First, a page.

Selected Events (01/20) + Museum Special Exhibitions: Manhattan’s WestSide

 Today’s FAB 5+ > WEDNESDAY / JAN. 20, 2016

“We search the internet everyday looking for the very best of What’s Happening, primarily on Manhattan’s WestSide, so that you don’t have to.” We make it as easy as 1-2-3.
(click on links for more complete event info.)

Have time for only one event today? Do this:
Jon Irabagon
Cornelia Street Café, 29 Cornelia St./ 8PM, $10
“A wily, hyperliterate saxophonist who has successfully ducked in and out of the mainstream jazz tradition, Mr. Irabagon leads two small groups next week. On Tuesday he re-enlists the ace rhythm section from “Behind the Sky,” an album released last year: Luis Perdomo on piano, Yasushi Nakamura on bass and Rudy Royston on drums. On Wednesday the format is a trio with two equally brilliant partners: the guitarist Mary Halvorson and the drummer Nasheet Waits.” (Chinen-NYT)

Music, Dance, Performing Arts
Donny McCaslin Quartet (thru Jan.24)
Village Vanguard, 178 Seventh Ave. S., at 11th St./8:30 +10:30PM, $30
“In a move as unexpected and ultimately efficacious as any in his doggedly left-of-center career, the late David Bowie brought on the saxophonist McCaslin’s quartet as the core band for what turned out to be Bowie’s final album, “Blackstar.” McCaslin’s new jazz ensemble features the keyboardist Jason Lindner and the drummer Mark Guiliana, with Nate Wood substituting for the bassist Tim Lefebvre on the first five nights.” (NewYorker)

Live Artery (through Jan. 30)
New York Live Arts, 219 W19th St./ 7:30PM, $15+
For the benefit of visiting arts presenters catching up on the latest in New York dance, Live Artery offered a nearly nonstop buffet of performances this past weekend.

Beginning Wednesday, dance’s bad girl Ann Liv Young presents “Elektra,” her take on the Sophocles tragedy that is sure to be characteristically audacious.” (Schaeffer-NYT)

Smart Stuff / Other
(Lectures, Discussions, Book Talks, Literary Readings, Classes, Food & Drink, Other)
Superhero New York: Real and Imaginary
New-York Historical Society, 170 Central Park West / 6PM, FREE
6 pm: Guests will visit Superheroes in Gotham and can take a selfie with Batman and his Batmobile
7 pm: Watch the parade of superheroes
7:30 pm: Speaker will take the stage

Join us for a FREE evening with comics historian and former Marvel Editorial Director Danny Fingeroth and see our current exhibition Superheroes in Gotham. Fingeroth will present a slideshow tour of New York’s comic book landmarks, both real and imagined. Many of the world’s greatest superheroes were born in New York, and their epic comic book adventures were based in cities similar to the Big Apple, like Gotham City and Metropolis. View the offices where the most famous superheroes were created and gaze upon the sites where the characters lived, worked, and battled. Who knows—your own apartment may share a secret piece of New York’s superhero history! To reserve your spot, please RSVP to koconnor@nyhistory.org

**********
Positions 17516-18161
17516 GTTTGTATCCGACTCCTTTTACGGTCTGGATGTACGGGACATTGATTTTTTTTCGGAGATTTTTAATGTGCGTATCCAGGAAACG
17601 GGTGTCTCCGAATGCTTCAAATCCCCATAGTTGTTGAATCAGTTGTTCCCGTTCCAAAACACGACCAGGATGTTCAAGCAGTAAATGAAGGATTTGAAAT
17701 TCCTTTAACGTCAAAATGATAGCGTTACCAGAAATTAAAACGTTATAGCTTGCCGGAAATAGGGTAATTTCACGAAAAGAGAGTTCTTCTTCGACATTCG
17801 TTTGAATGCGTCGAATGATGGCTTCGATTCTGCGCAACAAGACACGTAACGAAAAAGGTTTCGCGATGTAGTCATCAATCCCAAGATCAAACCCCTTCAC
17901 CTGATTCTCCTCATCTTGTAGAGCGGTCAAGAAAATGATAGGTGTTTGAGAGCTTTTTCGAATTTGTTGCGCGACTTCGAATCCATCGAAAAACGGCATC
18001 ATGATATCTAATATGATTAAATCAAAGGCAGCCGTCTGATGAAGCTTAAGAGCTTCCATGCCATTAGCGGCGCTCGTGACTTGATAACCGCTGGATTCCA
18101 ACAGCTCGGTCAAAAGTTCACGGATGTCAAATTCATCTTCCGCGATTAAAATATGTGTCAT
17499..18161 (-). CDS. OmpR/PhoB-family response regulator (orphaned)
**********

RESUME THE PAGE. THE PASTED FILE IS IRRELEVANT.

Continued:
Elsewhere, but this looks worth the detour:
The Future of New York’s Skyline
92nd Street Y, 1395 Lexington Ave./ 7:30PM, $32
“As the name of this discussion suggests, architects will talk about the city’s changing skyline, as well as the increasing need for new buildings to reconcile high performance and environmental consciousness. The speakers are the Pritzker Prize winner Richard Meier; Bjarke Ingels, who will design Two World Trade Center; Annabelle Selldorf, whose historic renovations include the Neue Galerie; and Rick Cook, whose firm designed the LEED-certified Bank of America Tower on Bryant Park. C.J. Hughes, who writes about this subject for The New York Times, will moderate.” (NYT-SpareTimes)

SPECIAL EVENT, A MUST SEE:
Noche Flamenca: Antigona (through Jan. 23)
West Park Presbyterian Church, 165 W86th St./ $25-$60
Mondays through Saturdays at 8PM
“Traditional Spanish dance and ancient Greek theater are an unlikely but well-suited pair in Noche Flamenca’s sharp production “Antigona,” based on Sophocles’s famous tragedy. The dance lights a fire under the play while discovering in itself a knack for narrative drama. In the title role, the powerhouse Soledad Barrio is both fierce and fragile. The century-old church where the performance takes place is filled with striking sets, darkly amorous music played by a live band and a ferocious Greek chorus of dancers.” (NYT-Schaefer)

a personal note:
Noche Flamenca is Spain’s most successful touring company and its greatest exponent of the art of flamenco. Soledad Barrio is a goddess of dance and brings so much passion to her role as Antigona. Two wonderful Spanish guitarists and two vocalists do not get the credit they deserve. Every piece of this performance is outstanding. Go See It!